From shopping to the arts, sitting on the south bank of the Clyde, Rutherglen has a lot to offer visitors.

The ancient Royal Burgh of Rutherglen has been a thriving hub for nearly 1000 years and today retains an almost village-like atmosphere, despite being South Lanarkshire's third largest town.  

Rutherglen town centre and the magnificent Rutherglen Town Hall have been as also given a major overhaul to take on a new role as a multi-functional complex for arts, weddings and a museum.

Rutherglen Town Hall is now a premier location for arts and cultural activities, exhibitions, conferencing, banqueting and weddings. The old original building meets the new in the Cafe and Mezzanine Bar located inside a multi-level glass and steel atrium. The Grand Hall, now restored to its former glory with stained glass windows and barrel vaulted ceiling, is a striking venue for large functions. This venue now offers meeting rooms, exhibition space, functions/concerts and also an arts wing providing courses and classes.

Nearby is Shawfield Greyhound Stadium giving you the chance to watch regular dog racing. Events such as Landemer Day in June take place in the main street, which can be closed to traffic to allow the celebrations to take place along the main street.

Rutherglen also has its own golf course, Cathkin Braes - a delightful, challenging moorland course.

Brief History of RuthergleN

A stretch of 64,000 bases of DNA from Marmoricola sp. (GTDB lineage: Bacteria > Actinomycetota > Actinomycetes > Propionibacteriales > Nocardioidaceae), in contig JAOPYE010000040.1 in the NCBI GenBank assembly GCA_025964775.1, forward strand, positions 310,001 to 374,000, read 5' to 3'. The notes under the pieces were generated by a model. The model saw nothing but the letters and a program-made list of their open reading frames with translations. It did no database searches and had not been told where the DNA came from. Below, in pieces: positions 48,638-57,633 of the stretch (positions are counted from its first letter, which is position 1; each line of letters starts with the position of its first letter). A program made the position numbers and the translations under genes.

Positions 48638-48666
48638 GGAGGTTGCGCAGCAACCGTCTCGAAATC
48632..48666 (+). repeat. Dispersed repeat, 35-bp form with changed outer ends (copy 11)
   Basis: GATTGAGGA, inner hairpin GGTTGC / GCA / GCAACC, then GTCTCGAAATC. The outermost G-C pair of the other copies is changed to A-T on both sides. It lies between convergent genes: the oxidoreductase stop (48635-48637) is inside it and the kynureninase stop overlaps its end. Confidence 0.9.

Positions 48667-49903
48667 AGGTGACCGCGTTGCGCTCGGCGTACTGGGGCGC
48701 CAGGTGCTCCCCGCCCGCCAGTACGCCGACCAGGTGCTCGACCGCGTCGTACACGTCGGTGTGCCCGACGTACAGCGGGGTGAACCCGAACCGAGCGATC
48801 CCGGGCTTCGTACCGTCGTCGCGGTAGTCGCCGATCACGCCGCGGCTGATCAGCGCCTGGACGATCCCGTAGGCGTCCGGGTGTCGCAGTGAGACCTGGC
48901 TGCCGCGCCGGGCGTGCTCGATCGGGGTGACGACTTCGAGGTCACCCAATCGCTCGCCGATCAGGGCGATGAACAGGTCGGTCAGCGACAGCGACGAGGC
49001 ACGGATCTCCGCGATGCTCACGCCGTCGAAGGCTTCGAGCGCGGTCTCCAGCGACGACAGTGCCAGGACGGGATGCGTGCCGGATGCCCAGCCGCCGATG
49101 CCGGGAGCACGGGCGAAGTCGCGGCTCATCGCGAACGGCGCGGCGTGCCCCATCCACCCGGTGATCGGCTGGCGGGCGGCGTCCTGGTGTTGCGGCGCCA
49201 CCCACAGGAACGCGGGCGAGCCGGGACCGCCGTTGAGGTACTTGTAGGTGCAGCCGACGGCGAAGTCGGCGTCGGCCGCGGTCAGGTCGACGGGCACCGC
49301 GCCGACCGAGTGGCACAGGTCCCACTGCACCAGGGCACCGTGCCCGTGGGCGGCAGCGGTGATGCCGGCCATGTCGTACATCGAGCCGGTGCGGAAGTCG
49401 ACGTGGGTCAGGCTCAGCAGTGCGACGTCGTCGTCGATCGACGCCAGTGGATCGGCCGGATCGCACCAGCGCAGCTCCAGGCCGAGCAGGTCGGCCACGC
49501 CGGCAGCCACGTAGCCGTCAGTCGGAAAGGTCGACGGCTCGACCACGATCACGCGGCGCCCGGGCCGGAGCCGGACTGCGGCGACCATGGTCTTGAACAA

Rutherglen was granted its charter in 1126, only two years after David I ascended to the throne of Scotland, making it one of Scotland's oldest Royal Burghs. The accolade helped make Rutherglen an important centre for trade. The derivation of the name of the town is unclear but one theory is that the area was once a settlement of Reuther, an ancient king of the Scots, who ruled between 213 and 187 BC.

Rutherglen Castle, one of the countries great fortresses, was built in the 13th century. With several towers and five-foot thick walls it became an important stronghold during the Wars of Independence.

The English held the castle for a time but it was recaptured in 1309 where a sitting of parliament was held before it was again taken by English forces. The castle was retaken in 1313 by Edward, brother of Robert the Bruce, who became king of Ireland three years later. By the 16th century the castle was in the hands of the Hamiltons, the lairds of Shawfield but all that remained was the great tower. It was burned to the ground by the Regent Murray in 1569, a year after the defeat of Mary, Queen of Scots, at the Battle of Langside, the Hamiltons having supported the wrong side.

The last remnants of the castle disappeared in the middle of the 18th century to make way for a vegetable garden close to what is now the junction of Castle Street and King Street.

During the 19th century Rutherglen changed from a weaving and mining village to a more industrialised area, with its own shipyard, established by Thomas Bollen Seath in 1856. Seath built many of the paddle steamers and the famous little Clutha ferry boats that transported commuters up and down the Clyde.

In the 1900s, Stan Laurel was a pupil at Rutherglen Academy (now Stonelaw High) when his father was in charge of a Glasgow theatre.

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